Croton by the numbers: 47 acres of parking
Croton-on-Hudson is both fortunate and unusual in having its own large, publicly owned commuter parking lot at the Croton-Harmon Train Station. We have over 2,000 daily commuters, second only to Grand Central Station in the number of daily commuter trips on Metro North. Few station lots in the Hudson Valley can rival the 2,024-space capacity of our 47-acre lot for size or proximity to major roads. Still fewer lots are 100% municipally owned and locally controlled, as ours is.
Once the flooding renovations were completed in early January 2010, the Village opened up quarterly permits to the commuters on our waiting list for Non-Resident permits. The Village began reducing the waiting list in 2010, by offering permits to those on the list. The result has been a total of 200 new permit holders over the course of the last 15 months. We got a great response from those on the waiting list. As of early 2011, we no longer have anyone on a waiting list for a parking permit.
With the help of a consultant, Tim Haahs and Associates, with expertise in parking facilities, we are developing a long range master plan for the 47-acre lot for a simple reason: we would like to know how to keep our parking customers happy, while operating a lot that continues to bring needed non-tax revenues to Village coffers.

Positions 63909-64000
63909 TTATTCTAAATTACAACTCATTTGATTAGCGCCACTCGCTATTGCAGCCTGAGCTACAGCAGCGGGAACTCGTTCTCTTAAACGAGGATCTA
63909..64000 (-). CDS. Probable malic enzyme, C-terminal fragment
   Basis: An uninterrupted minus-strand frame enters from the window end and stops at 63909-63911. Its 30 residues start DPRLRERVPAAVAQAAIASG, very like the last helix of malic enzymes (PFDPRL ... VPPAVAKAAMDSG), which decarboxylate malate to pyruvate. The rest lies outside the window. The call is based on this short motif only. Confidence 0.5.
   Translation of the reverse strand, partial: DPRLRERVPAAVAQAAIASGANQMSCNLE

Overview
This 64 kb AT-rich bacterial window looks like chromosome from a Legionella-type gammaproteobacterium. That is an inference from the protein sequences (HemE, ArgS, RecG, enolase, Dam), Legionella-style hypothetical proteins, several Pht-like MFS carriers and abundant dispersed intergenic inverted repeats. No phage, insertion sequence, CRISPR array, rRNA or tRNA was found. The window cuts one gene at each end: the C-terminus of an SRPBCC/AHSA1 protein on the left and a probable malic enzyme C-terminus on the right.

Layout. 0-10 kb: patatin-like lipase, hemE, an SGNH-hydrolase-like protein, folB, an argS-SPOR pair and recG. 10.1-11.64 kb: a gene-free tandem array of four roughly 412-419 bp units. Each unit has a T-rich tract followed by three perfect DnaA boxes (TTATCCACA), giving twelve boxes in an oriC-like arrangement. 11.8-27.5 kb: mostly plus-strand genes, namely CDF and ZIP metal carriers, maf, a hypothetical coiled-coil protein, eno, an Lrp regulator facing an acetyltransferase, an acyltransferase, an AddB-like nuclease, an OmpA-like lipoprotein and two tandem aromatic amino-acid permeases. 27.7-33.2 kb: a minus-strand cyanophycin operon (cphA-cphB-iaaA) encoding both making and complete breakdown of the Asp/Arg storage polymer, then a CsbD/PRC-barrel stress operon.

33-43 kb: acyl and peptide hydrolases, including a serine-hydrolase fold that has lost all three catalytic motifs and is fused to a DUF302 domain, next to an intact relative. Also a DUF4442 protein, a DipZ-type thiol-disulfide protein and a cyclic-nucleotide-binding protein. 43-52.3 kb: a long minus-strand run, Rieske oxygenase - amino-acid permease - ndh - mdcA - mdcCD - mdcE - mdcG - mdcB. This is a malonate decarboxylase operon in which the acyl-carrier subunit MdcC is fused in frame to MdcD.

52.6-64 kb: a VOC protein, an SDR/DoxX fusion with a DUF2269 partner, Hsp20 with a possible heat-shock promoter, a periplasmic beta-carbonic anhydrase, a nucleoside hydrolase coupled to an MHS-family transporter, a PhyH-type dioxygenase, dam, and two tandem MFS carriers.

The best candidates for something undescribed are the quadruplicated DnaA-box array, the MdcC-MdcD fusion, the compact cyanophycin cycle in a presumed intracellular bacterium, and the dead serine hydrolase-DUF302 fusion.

Here are some of the basic facts about our Village’s train station parking lot:
1. In its current configuration, our lot offers four types of parking permits, each priced differently: We have Preferred Permits ($150/month). Non-Resident Permits ($88/month), Resident permits ($51/month), and Daily Meter Permits (a sliding scale up to $8 per day depending on the number of hours desired). Preferred and Non-Resident Permits are only available in quarterly increments.
2. Currently, we have allocated the 2,024 existing parking spaces as follows by category: Resident and Non-Resident Permit spaces (1,218); Daily Meter spaces (520); Resident Only spaces (158); Preferred spaces (69); Handicapped Meter spaces (59). Whether this allocation is optimal is always under review. With the help of our parking consultants, we are developing ways to determine how many spaces are optimal for each category.
3. In the winter season, we have slightly fewer total spaces available. The loss of about 40 spaces, for example the spaces along the guide rail in sections I and J, during the winter is due to snow storage, and the turning radius that our plows need to operate safely and efficiently.
4. On the revenue side, we project gross revenue to the Village for fiscal year 2010-2011, based on actual revenue for the first 7 months, of $2,600,000, an increase over 2009-2010. This revenue will be derived as follows from the four categories of sales: Non-resident permits $1,170,000 (45% of total); Daily parking sales $1,014,000 (39% of total); Resident permits $312,000 (12% of total); Preferred parking permits $104,000 (4% of total). Daily parking customers represent a significant percentage (39%) of revenue, although the daily spaces comprise only 26% of the lot. The daily parking rate structure and turn-over of spaces in the daily section are factors that contribute to the enhanced revenue generated from this section of the lot.